Monday, May 16, 2011

The Problem With Jennifer's Body

Please wake me up in about two years, so that The Hunger Games movie has come out and the fandom has had enough time to make their way through all the usual complaints a fandom undergoes when their beloved source material is changed on its way to the screen and I can talk with people again about the actual content of the story as opposed to whether or not every single person cast looks right for the role. And by looks right, not, I don't mean is made to look right via training and make-up and costume. I mean bitching about how a young actress actually has meat on her bones and is thus an inappropriate choice despite what the author and director say.

Despite being a bit above the target age range for Suzanne Collins' The Hunger Games trilogy, about a month and a half ago I decided to give it a spur of the moment read and I admit I was instantly addicted. It's an engrossing story with what I think are generally interesting characters and pretty decent writing. I will happily discuss whether the love triangle is annoyingly overplayed in Catching Fire, whether Katniss' behaviour in Mockingjay is either due to proper characterization or author laziness, and whether the ending is sufficient or not.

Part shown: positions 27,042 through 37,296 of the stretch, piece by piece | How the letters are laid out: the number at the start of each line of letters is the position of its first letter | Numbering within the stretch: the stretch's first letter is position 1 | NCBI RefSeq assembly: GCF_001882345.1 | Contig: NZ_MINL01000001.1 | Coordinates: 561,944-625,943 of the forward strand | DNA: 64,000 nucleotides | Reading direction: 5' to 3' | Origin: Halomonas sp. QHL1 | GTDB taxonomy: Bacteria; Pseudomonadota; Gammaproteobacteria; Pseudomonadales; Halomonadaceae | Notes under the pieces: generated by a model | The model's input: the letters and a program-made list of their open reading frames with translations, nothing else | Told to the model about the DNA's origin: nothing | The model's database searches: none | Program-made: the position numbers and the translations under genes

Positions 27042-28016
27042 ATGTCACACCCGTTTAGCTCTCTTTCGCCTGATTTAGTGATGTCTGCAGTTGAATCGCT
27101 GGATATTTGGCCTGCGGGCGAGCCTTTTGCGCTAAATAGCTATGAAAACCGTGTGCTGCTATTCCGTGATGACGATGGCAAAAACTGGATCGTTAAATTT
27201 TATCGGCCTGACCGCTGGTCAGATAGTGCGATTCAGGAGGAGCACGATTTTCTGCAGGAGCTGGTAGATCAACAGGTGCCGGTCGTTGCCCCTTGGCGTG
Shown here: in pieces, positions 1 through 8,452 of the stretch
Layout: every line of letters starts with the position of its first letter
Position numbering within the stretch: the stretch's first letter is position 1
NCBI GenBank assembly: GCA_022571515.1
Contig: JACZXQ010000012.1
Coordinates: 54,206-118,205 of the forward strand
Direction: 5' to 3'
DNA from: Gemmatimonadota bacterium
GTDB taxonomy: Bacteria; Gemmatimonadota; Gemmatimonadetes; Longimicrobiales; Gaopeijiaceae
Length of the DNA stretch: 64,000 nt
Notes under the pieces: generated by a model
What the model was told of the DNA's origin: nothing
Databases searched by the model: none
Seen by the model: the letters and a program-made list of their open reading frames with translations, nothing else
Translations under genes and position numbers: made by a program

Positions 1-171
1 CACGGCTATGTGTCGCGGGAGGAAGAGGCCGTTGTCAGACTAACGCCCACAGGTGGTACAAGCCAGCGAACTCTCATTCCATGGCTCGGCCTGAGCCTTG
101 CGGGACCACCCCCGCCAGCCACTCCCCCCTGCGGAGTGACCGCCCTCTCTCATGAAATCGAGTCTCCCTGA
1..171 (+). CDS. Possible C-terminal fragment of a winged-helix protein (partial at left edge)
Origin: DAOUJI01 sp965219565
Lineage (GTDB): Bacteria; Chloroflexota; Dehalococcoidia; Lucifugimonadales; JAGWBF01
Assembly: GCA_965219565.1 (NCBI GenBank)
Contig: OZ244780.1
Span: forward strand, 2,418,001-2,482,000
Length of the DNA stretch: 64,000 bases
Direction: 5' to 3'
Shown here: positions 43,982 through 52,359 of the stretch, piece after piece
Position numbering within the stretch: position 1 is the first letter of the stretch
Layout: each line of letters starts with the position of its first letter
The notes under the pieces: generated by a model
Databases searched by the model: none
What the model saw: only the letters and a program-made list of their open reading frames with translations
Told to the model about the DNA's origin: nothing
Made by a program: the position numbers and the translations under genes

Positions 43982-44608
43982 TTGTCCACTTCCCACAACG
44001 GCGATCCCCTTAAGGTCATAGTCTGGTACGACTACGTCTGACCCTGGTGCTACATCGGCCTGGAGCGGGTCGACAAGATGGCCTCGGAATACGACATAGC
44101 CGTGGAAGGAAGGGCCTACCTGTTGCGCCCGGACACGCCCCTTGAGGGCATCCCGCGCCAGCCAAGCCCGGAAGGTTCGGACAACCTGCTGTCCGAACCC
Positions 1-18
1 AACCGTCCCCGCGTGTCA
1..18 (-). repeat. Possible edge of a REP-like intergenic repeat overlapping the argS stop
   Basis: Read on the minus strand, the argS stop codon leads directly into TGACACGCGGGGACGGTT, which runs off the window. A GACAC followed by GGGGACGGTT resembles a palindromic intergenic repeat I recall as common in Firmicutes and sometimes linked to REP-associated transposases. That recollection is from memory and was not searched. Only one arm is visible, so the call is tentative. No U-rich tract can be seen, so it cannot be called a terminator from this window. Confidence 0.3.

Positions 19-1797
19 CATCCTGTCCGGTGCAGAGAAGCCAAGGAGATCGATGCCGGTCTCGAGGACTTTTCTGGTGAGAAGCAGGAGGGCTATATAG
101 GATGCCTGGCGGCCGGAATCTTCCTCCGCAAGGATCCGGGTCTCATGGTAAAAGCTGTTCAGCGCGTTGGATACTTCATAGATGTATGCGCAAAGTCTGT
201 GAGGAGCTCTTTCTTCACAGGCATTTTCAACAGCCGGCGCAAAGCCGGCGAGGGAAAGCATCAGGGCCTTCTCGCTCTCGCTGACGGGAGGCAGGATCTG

What I cannot stand, however, are the same debates I participated in, intensely, mind you, once upon a time when I was a thirteen-year-old crazed and newly indoctrinated Harry Potter fan. Was I pissed that Daniel Radcliffe had blue eyes and not green and found it silly he wasn't wearing contacts to fix that? You bet. When I was older and I realized that a) such an obsession was stupid, b) that it really didn't matter that much, and c) that Daniel Radcliffe was unable to wear the contacts because of irritation, I got over it. I think most fans did eventually because we realized what a stupid little debate it was. Harry's blazing green eyes, like his mother's, are a huge deal in the books. In the movies, they're less so. They're still a deal - Lupin remarks on them particularly in the third film and I imagine they'll play their related role in the final film - but the films adjust for the problems faced.